By Jameka Carter
As schools start to reopen, the health and safety of the children have become a top priority. Many schools are starting back up virtually, but plan to bring students back into buildings soon. However, parents are concerned about sending their children to school during a pandemic and want to know what changes will be made to ensure their safety. Teaching kids about healthy habits starts at home, but it doesn’t have to end there. Schools play an important role in educating students as well. By promoting good hygiene, providing hand washing programs and installing proper cleaning supplies, schools can educate and equip children for healthier habits.
Schools must prove they are doing everything they can to keep students safe and healthy while in their care.
40% of parents worry their children will suffer from a lack of hygiene at school. Their parental concerns are based on their children’s experience. 86% of school children avoid using the toilets at school, and nearly half of all parents point to unhygienic conditions at the cause. As the old saying goes, “actions speak louder than words.” Schools must prove they are doing everything they can to keep students safe and healthy while in their care. By insisting that school bathrooms and individual classrooms be properly cleaned and sufficiently supplied with soap, paper towels, and hand sanitizer, parents can allay their children’s fears, reduce health-related absenteeism, and create a more relaxed, confident and productive learning environment.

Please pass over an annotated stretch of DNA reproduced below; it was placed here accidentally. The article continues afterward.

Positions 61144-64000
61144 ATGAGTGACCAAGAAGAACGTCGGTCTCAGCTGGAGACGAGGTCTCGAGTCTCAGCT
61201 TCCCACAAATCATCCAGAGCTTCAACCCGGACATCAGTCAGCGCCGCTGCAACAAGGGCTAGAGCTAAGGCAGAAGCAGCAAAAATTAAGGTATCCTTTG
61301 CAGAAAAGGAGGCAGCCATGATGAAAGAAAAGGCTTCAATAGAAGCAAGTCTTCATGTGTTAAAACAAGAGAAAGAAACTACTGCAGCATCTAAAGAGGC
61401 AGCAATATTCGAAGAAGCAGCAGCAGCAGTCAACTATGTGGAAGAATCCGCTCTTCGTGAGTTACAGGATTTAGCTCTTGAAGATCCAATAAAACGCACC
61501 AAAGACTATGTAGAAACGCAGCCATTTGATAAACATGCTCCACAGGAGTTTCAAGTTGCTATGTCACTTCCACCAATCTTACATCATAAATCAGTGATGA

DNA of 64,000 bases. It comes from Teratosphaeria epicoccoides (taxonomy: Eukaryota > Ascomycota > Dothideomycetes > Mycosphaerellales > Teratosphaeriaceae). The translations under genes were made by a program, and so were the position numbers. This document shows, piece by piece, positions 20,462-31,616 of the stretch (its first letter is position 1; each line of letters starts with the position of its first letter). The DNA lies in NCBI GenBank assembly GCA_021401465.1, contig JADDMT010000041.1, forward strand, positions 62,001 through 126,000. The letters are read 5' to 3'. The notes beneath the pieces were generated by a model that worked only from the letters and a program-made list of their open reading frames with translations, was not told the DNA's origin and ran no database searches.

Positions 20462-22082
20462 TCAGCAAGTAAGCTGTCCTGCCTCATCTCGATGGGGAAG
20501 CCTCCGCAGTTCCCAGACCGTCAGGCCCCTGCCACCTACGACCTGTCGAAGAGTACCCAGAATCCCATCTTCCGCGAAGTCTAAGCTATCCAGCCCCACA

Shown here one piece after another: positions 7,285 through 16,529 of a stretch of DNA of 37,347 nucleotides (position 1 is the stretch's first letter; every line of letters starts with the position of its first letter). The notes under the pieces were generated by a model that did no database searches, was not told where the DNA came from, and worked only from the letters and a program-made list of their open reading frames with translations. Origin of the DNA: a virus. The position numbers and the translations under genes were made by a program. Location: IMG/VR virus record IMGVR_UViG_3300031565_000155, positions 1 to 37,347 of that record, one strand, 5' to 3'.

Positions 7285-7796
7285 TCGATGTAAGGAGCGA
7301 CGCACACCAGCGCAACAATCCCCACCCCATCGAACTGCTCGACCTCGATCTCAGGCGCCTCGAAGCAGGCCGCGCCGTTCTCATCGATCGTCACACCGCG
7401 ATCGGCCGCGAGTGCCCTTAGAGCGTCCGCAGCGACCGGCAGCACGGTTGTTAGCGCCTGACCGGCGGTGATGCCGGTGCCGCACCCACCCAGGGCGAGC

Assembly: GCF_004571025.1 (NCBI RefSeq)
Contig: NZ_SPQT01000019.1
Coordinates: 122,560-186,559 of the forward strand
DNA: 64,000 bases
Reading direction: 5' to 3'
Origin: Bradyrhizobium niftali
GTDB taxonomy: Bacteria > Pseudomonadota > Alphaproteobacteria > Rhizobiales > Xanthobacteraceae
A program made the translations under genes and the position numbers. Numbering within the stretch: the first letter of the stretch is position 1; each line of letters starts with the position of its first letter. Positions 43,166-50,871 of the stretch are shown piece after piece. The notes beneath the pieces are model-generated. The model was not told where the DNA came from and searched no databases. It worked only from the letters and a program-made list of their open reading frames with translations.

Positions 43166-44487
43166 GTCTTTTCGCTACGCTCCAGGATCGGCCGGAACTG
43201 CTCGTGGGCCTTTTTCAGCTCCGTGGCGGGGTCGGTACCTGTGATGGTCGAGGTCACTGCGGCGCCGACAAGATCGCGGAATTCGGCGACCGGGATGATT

People are aware that handwashing is important, but they don’t make it a habit. It’s time to start teaching students how to wash their hands. Fortunately, teaching handwashing isn’t something schools need to take on alone. There are many programs to help educate children about hand hygiene, from Global Handwashing Day to handwashing programs pointed out by the Center for Disease Control.
Fewer illnesses mean fewer trips to the doctor, less use of antibiotics, and more time in class.
Handwashing can reduce illnesses and keep kids in school. A recent study shows that kindergartners and first graders in the U.S. are chronically absent more than 10% of days within a school year. The report goes on to say that “students who are chronically absent in preschool, kindergarten, and first grade are much less likely to read at a grade level by third grade – which makes them four times more likely to drop out of school.” When children are taught how to properly wash their hands, fewer illnesses will occur. Fewer illnesses mean fewer trips to the doctor, less use of antibiotics, and more time in class.
Imperial Dade offers quality hand hygiene and restroom supplies from top manufactures including Essity, creators of this infographic available for download. Contact your Imperial Dade Representative today for a restroom site survey and product recommendations. Visit http://www.ImperialDade.com for a location near you.